Hong Kong's slightly underperformed our forecast for 2015, achieving real GDP growth of 2.4% versus our expectations for a 2.5% expansion. We expect 2016 to be a more difficult year in the territory as a more acute downturn in mainland China and a deepening domestic property price correction act as stout headwinds, and we have downgraded our real GDP forecast for the year to 1.7% from 2.3% previously.
In line with our expectations, a correction has taken hold in the Hong Kong residential property market. Price declines are set to continue in 2016 as supply constraints fade and interest rates rise. At the same time, affordability is extremely stretched relative to median household incomes, and we believe that the confluence of these factors spell a difficult outlook for the property sector over the coming years. This will hit both construction activity as well as the financial services sector in the territory.
Hong Kong's quadrennial legislative elections in September are unlikely to produce a significantly different government than the one currently in power in the city-state, as the failure to achieve universal suffrage has left intact a hybrid-electoral system that favours the pro-Beijing camp. Meanwhile, Beijing's grip on the city-state will continue to strengthen over the coming years as the Xi administration maintains a politically conservative line. This will likely entail a further widening of the gulf between the electorate and the government, which could have implications on Hong Kong's long-term social stability outlook.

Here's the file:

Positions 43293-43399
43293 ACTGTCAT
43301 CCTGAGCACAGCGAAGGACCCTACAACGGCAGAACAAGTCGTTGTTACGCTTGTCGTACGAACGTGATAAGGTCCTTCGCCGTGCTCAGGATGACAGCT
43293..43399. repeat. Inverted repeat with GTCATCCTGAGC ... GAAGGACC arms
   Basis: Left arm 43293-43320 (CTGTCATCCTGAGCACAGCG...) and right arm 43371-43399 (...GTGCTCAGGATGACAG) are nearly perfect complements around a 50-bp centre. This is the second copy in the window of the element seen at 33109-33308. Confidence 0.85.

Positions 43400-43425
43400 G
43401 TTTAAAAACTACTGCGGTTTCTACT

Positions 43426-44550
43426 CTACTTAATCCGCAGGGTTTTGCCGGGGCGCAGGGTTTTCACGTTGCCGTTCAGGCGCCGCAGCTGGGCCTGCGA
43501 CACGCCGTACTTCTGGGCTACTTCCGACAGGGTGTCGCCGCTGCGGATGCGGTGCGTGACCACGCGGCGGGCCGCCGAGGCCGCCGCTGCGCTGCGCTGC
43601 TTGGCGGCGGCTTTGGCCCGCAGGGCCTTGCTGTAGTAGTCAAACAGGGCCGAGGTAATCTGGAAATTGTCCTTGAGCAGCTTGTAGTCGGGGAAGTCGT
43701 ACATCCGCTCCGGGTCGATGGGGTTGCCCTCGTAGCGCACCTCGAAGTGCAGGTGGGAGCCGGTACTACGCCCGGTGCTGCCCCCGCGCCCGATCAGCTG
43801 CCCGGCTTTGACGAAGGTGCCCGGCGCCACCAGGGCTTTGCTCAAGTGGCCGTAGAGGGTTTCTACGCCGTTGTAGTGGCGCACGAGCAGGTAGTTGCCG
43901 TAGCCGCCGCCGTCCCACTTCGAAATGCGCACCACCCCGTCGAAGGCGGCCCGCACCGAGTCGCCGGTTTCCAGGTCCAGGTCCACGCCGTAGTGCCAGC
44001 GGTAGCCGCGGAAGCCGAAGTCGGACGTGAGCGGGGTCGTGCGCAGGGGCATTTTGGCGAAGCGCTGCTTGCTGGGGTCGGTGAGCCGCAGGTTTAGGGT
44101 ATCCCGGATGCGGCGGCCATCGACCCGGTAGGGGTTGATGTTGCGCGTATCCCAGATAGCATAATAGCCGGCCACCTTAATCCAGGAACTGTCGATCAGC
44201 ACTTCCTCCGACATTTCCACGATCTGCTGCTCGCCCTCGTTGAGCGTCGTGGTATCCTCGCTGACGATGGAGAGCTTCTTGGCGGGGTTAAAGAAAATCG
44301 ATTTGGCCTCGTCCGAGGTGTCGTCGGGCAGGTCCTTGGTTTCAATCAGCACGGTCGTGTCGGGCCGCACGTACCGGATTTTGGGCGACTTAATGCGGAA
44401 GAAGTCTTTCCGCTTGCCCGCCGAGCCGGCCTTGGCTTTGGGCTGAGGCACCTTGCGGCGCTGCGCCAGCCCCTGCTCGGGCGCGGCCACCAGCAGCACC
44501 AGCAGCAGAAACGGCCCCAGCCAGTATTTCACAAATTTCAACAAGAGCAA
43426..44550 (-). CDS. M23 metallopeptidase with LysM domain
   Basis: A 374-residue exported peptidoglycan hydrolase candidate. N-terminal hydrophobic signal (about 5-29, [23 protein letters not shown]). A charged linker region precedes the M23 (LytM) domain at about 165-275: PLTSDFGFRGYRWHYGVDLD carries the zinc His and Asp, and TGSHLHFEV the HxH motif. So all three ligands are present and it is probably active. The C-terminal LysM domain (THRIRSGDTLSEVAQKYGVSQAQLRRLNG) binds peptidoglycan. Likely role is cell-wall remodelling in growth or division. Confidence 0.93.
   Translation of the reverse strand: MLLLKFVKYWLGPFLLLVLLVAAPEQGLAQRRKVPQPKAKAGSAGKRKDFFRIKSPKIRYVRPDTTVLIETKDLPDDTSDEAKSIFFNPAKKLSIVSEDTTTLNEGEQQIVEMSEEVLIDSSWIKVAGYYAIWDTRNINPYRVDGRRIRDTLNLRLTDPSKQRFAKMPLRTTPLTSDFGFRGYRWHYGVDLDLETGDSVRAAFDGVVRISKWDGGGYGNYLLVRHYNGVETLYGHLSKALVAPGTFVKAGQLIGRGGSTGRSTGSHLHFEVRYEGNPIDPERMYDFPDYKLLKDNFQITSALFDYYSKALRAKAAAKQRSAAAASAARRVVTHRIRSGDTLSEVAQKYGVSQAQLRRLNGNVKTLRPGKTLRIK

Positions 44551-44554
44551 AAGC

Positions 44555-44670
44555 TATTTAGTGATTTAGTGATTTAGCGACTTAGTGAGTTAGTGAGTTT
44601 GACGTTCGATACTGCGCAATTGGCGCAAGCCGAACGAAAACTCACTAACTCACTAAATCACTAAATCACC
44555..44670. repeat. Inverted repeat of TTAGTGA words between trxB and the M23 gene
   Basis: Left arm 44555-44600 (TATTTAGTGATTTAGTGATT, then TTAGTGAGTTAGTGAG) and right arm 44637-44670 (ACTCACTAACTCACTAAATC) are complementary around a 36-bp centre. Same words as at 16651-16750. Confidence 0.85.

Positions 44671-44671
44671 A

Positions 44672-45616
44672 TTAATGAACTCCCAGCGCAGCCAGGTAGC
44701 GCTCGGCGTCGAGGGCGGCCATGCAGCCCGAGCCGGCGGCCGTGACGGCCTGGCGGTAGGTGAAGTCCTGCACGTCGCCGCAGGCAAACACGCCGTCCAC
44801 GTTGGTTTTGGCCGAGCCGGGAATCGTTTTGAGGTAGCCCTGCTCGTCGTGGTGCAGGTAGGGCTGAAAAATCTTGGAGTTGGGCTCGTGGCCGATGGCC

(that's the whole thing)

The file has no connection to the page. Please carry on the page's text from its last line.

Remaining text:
The potential for a financial or economic crisis in China continues to be by far the biggest risk factor for Hong Kong. Such a crisis would hit Hong Kong hard given its deep trade and financial linkages to the mainland, and the high proportion that financial and trade services comprise of Hong Kong's economy. We also continue to see a tail risk of a Hong Kong dollar devaluation (taking the form of an adjustment to the currency's peg versus the US dollar) in the event that volatility in the Chinese yuan ramps up again. Hong Kong's increasingly deep ties with the mainland could make it difficult for policymakers to maintain the peg versus the US dollar should the CNY experience an acute sell-off, thereby putting downwards pressure on the decades-old peg.
|BMI/Census and Statistics Department|
|Nominal GDP, USDbn||290.9||308.9||320.3||334.7|
|Real GDP growth, % y-o-y||2.5||2.4||1.7||2.2|
|Consumer price inflation, % y-o-y, eop||4.9||2.4||2.0||2.5|
|Exchange rate HKD/USD, eop||7.75||7.75||7.77||7.77|
|Budget balance, % of GDP||3.3||2.7||2.5||2.4|
|Current account balance, % of GDP||1.8||2.9||2.7||2.1|
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